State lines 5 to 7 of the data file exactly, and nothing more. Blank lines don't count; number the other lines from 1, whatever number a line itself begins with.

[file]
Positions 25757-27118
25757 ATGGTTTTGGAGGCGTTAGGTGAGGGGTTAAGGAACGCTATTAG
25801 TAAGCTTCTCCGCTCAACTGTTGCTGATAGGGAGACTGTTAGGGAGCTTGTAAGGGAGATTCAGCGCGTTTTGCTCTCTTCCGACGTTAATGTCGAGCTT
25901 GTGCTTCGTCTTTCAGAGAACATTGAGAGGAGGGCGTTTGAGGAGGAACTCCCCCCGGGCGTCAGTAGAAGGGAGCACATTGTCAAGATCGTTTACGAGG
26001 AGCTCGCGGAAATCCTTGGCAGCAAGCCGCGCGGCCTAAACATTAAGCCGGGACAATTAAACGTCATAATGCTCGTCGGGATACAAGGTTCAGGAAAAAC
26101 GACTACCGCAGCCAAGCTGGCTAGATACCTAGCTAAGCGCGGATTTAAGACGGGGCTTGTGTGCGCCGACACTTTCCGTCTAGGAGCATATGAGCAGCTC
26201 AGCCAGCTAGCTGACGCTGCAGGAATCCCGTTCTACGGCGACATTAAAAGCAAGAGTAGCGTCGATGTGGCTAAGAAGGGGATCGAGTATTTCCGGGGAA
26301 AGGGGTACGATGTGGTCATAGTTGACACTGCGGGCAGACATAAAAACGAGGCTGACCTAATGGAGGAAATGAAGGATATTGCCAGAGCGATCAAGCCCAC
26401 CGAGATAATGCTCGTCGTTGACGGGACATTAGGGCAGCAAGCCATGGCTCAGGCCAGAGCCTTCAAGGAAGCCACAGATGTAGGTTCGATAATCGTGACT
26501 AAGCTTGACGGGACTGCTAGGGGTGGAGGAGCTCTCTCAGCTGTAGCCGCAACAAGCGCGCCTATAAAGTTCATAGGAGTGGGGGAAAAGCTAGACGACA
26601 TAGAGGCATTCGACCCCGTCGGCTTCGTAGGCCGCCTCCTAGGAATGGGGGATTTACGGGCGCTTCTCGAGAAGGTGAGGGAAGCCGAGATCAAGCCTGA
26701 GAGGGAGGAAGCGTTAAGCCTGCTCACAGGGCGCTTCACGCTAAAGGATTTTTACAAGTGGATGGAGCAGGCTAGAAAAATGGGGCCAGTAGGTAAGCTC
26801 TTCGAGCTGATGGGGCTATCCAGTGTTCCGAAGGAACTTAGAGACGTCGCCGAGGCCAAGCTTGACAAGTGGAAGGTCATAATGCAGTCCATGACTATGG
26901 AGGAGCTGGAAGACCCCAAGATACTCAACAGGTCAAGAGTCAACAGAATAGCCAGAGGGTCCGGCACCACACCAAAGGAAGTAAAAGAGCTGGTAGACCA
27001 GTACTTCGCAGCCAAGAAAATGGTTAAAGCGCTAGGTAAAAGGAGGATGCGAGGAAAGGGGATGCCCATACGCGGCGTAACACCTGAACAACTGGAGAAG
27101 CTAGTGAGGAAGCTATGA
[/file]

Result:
26001 AGCTCGCGGAAATCCTTGGCAGCAAGCCGCGCGGCCTAAACATTAAGCCGGGACAATTAAACGTCATAATGCTCGTCGGGATACAAGGTTCAGGAAAAAC
26101 GACTACCGCAGCCAAGCTGGCTAGATACCTAGCTAAGCGCGGATTTAAGACGGGGCTTGTGTGCGCCGACACTTTCCGTCTAGGAGCATATGAGCAGCTC
26201 AGCCAGCTAGCTGACGCTGCAGGAATCCCGTTCTACGGCGACATTAAAAGCAAGAGTAGCGTCGATGTGGCTAAGAAGGGGATCGAGTATTTCCGGGGAA